Description of the Energy Level Diagram: When two hydrogen atoms, each of which has a single electron in a 1s AO, come close to each other,the two AO's overlap and delocalize and lose their identity as AO's. The new orbitals are delocalized over both hydrogen atoms (they are attracted to both nuclei), i.e., over the whole molecule, are therefore called MO's. Instead of having two atomic orbitals, we now have two molecular orbitals. One of the MO's is lower and one higher in energy than the original AO's. The one which is lower in energy is called the BMO, while the higher energy MO is called the ABMO. All of the rules we learned about AO's also apply to MO's, they are still wave functions or orbitals. Since the BMO can accomodate two electrons, the ground state of the hydrogen molecule corresponds to the state where the BMO is doubly occupied. Of course, the electrons must have their spins paired. So we are using the Aufbau and Pauli Exclusion Principles. Since both electrons are in an orbital which is much lower in energy than when they are in the 1s AO of a hydrogen atom, they molecule is much lower in energy ( we say, more stable) than the two separate atoms. The results shown in the diagram above come from a quantum mechanical calculation using the Schrodinger equation, but of course the exact energies are obtained, as well as the mathematical expressions for the BMO and the ABMO.

An Orbital Picture of MO Formation


Requirements for Strong Covalent Bonding

1.Strong, net overlap of orbitals. 2. Two paired electrons.




Example 1: Helium atoms , atomic number 2, have 2 electrons in a 1s AO. When two of these try to combine, the bond has to have 4 electrons. Two can go into the BMO, but two must go into the ABMO. The ABMO is just as antibonding as the BMO is bonding, so no net bonding results. Helium atoms do not form stable helium molecules.

Example 2: This represents the combination of a proton with a hydrogen atom. The proton has zero electrons, the hydrogen atom has 1 e in a 1s AO. The resulting ionized hydrogen molecule can accomodate the electron in a low energy BMO, resulting in net bonding, but since there are not two electrons in the BMO, the binding is less than for the hydrogen molecule (approximately half).

Example 3: This represents an ionized Helium molecule, with three electrons. Since two can go into the BMO, only one has to enter the ABMO. The net result is weak bonding.

Example 4:This represents the attempted combination of two hydrogen atoms having electrons of the same spin (unpaired). The overlap of orbitals occurs when the atoms approach each other, and MO's are formed, but the two electrons cannot enter the BMO. The result is no net bonding.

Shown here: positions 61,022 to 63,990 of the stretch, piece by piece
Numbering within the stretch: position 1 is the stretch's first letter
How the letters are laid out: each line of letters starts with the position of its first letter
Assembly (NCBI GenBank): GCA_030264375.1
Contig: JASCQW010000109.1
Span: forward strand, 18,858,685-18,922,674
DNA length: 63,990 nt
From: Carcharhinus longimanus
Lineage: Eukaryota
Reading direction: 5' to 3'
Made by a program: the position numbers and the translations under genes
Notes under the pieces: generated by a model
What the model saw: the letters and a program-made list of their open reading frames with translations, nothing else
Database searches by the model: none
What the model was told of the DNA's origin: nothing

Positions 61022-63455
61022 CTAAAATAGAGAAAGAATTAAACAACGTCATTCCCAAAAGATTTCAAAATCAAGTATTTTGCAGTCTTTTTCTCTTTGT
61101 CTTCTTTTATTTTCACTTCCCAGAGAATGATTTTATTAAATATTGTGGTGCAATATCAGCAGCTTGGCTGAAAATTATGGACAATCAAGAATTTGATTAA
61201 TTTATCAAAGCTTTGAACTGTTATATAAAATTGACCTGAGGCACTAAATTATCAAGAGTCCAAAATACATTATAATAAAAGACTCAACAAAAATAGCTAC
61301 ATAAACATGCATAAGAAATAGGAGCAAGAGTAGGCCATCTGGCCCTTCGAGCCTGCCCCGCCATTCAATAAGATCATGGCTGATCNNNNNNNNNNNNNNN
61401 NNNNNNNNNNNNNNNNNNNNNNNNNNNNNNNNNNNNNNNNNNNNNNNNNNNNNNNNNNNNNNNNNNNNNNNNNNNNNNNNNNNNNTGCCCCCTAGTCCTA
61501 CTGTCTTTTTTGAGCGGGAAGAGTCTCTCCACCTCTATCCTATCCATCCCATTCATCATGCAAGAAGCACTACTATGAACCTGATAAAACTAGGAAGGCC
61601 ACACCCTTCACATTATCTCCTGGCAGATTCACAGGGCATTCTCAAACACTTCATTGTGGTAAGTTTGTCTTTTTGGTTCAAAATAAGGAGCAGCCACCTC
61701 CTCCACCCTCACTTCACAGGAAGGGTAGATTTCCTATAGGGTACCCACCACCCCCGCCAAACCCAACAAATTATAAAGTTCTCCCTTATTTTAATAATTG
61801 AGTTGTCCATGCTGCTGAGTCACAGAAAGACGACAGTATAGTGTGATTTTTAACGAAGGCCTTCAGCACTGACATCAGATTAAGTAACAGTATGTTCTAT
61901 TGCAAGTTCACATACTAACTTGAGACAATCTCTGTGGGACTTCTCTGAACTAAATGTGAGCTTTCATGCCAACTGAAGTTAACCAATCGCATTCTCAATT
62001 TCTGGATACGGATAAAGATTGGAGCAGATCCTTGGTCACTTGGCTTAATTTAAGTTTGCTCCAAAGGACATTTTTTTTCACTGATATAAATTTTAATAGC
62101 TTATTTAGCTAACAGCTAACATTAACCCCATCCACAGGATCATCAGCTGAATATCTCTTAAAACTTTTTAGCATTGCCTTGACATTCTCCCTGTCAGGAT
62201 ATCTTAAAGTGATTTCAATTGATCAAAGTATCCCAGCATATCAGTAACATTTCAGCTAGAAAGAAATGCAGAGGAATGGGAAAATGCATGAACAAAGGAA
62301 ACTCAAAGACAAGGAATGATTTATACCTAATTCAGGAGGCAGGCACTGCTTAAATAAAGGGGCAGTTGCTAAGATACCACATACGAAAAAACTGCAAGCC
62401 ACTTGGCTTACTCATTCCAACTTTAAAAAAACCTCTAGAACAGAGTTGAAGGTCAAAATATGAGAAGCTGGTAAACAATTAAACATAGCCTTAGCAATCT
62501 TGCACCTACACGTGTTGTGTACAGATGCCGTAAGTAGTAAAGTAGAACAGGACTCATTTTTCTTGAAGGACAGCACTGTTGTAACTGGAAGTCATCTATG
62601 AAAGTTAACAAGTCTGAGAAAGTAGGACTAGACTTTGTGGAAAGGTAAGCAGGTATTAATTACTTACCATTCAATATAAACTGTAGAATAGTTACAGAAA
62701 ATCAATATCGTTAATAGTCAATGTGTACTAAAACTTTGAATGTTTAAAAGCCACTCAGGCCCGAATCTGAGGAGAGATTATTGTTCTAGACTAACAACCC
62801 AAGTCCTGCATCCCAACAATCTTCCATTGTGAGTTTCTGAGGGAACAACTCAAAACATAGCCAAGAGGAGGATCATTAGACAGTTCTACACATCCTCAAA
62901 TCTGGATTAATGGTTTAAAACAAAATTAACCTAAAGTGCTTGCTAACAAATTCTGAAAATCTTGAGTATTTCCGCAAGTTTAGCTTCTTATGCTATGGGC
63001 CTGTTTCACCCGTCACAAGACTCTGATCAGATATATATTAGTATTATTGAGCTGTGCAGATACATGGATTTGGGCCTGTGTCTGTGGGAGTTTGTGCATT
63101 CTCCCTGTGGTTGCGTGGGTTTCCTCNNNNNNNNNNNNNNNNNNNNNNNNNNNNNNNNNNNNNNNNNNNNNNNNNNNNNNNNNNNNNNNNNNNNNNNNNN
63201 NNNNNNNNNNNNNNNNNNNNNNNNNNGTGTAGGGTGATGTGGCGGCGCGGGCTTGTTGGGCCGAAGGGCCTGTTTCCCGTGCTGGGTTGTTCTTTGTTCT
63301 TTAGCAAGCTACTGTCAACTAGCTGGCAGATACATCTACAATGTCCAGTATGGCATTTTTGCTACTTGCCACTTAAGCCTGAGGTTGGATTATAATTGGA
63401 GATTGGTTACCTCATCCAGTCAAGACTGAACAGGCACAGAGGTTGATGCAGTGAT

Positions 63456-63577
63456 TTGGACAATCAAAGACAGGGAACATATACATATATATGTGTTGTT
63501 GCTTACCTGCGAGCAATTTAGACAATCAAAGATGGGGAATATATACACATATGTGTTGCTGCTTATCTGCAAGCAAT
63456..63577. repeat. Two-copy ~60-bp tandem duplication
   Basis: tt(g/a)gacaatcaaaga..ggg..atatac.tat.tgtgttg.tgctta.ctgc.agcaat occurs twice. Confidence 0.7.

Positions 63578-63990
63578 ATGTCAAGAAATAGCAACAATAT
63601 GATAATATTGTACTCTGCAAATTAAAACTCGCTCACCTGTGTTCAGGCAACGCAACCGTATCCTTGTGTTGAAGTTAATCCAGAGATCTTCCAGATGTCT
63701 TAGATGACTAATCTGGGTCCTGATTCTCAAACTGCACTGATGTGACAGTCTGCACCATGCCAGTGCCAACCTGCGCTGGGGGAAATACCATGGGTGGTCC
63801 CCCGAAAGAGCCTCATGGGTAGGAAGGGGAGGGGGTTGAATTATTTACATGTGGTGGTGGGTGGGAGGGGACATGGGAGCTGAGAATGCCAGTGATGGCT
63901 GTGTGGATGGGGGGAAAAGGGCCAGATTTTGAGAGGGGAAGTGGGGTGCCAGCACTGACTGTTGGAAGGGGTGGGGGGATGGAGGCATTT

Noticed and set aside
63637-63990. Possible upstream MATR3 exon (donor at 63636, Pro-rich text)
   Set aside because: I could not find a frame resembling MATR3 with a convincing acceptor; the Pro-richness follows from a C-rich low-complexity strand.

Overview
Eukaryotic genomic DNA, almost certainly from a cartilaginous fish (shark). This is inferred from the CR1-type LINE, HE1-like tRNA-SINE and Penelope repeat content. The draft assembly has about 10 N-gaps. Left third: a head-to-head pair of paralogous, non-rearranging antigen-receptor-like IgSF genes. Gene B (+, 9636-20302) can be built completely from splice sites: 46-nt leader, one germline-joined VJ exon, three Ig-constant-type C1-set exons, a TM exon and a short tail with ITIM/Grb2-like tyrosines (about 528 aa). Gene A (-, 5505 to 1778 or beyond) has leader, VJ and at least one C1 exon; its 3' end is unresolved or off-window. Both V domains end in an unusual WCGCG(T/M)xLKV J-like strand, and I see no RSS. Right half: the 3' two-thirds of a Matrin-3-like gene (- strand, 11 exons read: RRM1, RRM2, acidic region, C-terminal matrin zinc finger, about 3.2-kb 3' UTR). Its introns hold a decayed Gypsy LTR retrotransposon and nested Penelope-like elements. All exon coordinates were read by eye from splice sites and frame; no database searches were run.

Hybridization States of Carbon

HYBRIDIZATION: The mixing of atomic orbitals, such as s and p orbitals, to form a new, hybrid orbital for use in bonding.

Tetrahedral Hybridization

The way in which the sp3 hybrid AO's are arrived at can be viewed conceptually as follows. Start with the ground state(GS) of atomic carbon written in either the linear or energy level diagram format. Consider the formation of an excited state (ES) of carbon by the promotion of an electron from the 2s to the 2pz (the z should be a subscript) AO. With respect to bonding to hydrogen atoms or other atoms, the GS is only divalent because it has only two half-filled AO's which could be used to form covalent bonds to hydrogen atoms.In contrast, ES is tetravalent, i.e., it can bond four H atoms using the four half-filled AO's. Each C-H bond lowers the energy by about 100 kcal/mol, so the two additional bonds lower the energy by 200 kcal/mole relative to the two bonds formed by the GS. The excitation energy, i.e., the energy required to promote an electron from the 2s to the 2p AO is 96 kcal/mol. So that the extra 200 kcal/mol provided by the two additional bonds is more than enough to make the overall transaction favorable. Note that the promotion itself is unfavorable, but once the atom has bonded to form CH4, the overall result is more favorable using the ES than the GS.

However, carbon does not exactly bond via this ES, either. The ES has two different kinds of AO's available for bonding, and if these were used, they would give rise to two different bonds in methane. In fact all four bonds are exactly equivalent, and all four H's are equivalent. The second and final step in arriving at the Valence State (VS) is hybridization of all four of the valence shell orbitals to form four equivalent AO's, called tetrahedral or sp3 AO's.